Court of Appeals of Arizona, First Division, Department D
October 29, 2013
STATE OF ARIZONA, Appellee,
ROBERT DEALS, Appellant.
Not for Publication -Rule 111, Rules of the Arizona Supreme Court
Appeal from the Superior Court in Maricopa County Cause No. CR2009-142391-006 The Honorable Karen L. O'Connor, Judge
Thomas C. Horne, Attorney General Phoenix By Joseph T. Maziarz, Chief Counsel
Criminal Appeals/Capital Litigation Section And Adriana M. Zick, Assistant Attorney General Attorneys for Appellee Law Office of Nicole Farnum Phoenix By Nicole T. Farnum Attorneys for Appellant
ANDREW W. GOULD, Presiding Judge
¶1 Robert Deals ("Appellant") appeals the trial court's denial of a motion to strike a juror for cause. Appellant argues that because the court denied his motion, he was forced to use a peremptory strike and, as a result, another allegedly biased juror remained on the jury. For the following reasons, we affirm.
FACTS AND PROCEDURAL HISTORY
¶2 Appellant was charged with one count of conspiracy, one count of illegally conducting an enterprise, one count of possession of marijuana for sale, one count of transportation of marijuana for sale, and one count of money laundering. He was tried in absentia.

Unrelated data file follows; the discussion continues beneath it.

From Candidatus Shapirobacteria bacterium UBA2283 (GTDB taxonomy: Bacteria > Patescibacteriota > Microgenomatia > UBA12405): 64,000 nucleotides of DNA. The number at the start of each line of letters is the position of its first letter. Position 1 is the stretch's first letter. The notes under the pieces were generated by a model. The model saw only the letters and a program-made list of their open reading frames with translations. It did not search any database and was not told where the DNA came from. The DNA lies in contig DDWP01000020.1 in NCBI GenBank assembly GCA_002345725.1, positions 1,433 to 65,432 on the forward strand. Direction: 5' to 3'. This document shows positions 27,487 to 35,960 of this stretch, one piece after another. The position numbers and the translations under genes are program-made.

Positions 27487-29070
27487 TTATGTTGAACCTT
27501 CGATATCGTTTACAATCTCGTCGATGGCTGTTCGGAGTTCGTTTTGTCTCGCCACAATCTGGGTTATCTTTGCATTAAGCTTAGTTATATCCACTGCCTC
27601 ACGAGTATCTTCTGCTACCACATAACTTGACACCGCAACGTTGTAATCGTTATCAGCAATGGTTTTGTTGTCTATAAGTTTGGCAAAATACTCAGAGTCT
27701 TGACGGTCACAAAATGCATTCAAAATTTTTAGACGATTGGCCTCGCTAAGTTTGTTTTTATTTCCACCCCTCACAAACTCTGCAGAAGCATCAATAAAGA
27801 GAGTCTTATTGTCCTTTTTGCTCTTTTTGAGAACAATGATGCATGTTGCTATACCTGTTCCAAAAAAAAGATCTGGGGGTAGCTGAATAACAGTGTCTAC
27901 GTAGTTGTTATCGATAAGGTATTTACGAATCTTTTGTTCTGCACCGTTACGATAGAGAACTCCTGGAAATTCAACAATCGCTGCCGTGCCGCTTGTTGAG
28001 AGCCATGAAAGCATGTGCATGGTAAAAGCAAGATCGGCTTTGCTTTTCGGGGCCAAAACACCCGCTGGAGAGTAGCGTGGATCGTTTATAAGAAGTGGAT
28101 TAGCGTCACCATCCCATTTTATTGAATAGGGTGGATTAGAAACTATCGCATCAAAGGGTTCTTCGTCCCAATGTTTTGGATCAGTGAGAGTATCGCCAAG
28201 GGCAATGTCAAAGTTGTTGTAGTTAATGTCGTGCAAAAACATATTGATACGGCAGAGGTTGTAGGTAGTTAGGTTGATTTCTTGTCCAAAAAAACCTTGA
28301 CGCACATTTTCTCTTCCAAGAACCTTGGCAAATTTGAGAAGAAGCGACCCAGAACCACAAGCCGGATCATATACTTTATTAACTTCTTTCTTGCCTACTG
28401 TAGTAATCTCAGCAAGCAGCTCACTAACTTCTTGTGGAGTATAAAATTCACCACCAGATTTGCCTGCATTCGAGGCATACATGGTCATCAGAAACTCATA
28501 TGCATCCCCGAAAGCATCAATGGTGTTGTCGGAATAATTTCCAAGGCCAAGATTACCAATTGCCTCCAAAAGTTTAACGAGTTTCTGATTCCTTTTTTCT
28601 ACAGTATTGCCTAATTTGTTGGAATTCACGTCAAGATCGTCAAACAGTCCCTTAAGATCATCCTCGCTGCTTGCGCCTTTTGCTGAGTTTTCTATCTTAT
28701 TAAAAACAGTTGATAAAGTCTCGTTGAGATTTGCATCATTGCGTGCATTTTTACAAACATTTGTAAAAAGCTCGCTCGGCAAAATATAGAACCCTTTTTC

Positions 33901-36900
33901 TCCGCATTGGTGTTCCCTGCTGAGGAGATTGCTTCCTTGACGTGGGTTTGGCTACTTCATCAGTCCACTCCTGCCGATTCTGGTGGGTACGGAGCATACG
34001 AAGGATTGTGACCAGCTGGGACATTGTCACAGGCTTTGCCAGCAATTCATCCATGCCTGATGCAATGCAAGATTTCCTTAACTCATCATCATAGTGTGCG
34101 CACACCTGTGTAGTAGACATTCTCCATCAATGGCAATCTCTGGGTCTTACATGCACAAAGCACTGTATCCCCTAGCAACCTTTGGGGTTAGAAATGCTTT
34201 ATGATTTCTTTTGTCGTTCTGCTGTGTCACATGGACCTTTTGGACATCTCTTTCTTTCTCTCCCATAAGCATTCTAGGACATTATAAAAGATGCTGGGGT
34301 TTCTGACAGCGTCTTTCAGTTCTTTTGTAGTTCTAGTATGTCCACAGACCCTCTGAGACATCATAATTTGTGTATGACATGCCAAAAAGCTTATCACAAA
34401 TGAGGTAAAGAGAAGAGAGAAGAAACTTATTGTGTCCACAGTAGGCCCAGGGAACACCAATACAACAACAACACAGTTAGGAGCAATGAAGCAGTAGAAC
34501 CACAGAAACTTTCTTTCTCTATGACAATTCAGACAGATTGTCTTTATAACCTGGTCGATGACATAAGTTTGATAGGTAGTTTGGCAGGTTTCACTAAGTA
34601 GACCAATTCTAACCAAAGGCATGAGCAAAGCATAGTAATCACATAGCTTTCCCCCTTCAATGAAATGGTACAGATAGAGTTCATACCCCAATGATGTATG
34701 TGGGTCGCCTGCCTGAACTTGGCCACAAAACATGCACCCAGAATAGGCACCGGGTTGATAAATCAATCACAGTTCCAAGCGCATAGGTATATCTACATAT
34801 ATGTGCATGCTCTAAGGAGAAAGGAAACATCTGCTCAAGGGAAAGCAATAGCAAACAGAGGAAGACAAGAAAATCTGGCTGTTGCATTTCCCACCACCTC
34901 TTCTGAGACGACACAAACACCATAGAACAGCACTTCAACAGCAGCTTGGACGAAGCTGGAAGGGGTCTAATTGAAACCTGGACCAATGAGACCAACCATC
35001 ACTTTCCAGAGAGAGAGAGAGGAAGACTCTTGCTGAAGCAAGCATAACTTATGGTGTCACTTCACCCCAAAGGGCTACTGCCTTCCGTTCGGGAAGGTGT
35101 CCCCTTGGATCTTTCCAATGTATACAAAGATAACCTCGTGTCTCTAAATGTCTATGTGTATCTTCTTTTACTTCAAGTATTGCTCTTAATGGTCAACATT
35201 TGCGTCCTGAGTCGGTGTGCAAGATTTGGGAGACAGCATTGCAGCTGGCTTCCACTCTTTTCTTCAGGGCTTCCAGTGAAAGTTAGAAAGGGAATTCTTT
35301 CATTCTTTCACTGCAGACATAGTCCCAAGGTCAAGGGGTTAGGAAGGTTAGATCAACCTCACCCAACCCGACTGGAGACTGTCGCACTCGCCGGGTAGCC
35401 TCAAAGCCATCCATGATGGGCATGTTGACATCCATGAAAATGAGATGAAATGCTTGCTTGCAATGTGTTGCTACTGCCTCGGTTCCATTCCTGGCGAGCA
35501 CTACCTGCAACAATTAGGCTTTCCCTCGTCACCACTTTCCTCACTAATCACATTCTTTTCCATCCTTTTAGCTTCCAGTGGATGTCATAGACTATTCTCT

¶3 During voir dire, the court questioned the prospective jury panel about whether they would be influenced by Appellant's absence during the trial. Juror 9 indicated that she thought Appellant's absence "kind of shows that he's guilty." The court attempted to rehabilitate Juror 9, and she ultimately stated that she "would try really hard to" determine the facts only from the evidence presented, even though she "already kind of [had her] own opinion on it." Appellant moved to strike Juror 9 for cause. The court denied Appellant's motion, and Appellant subsequently used a peremptory strike to remove Juror 9 from the panel. Appellant thereafter passed the panel for cause.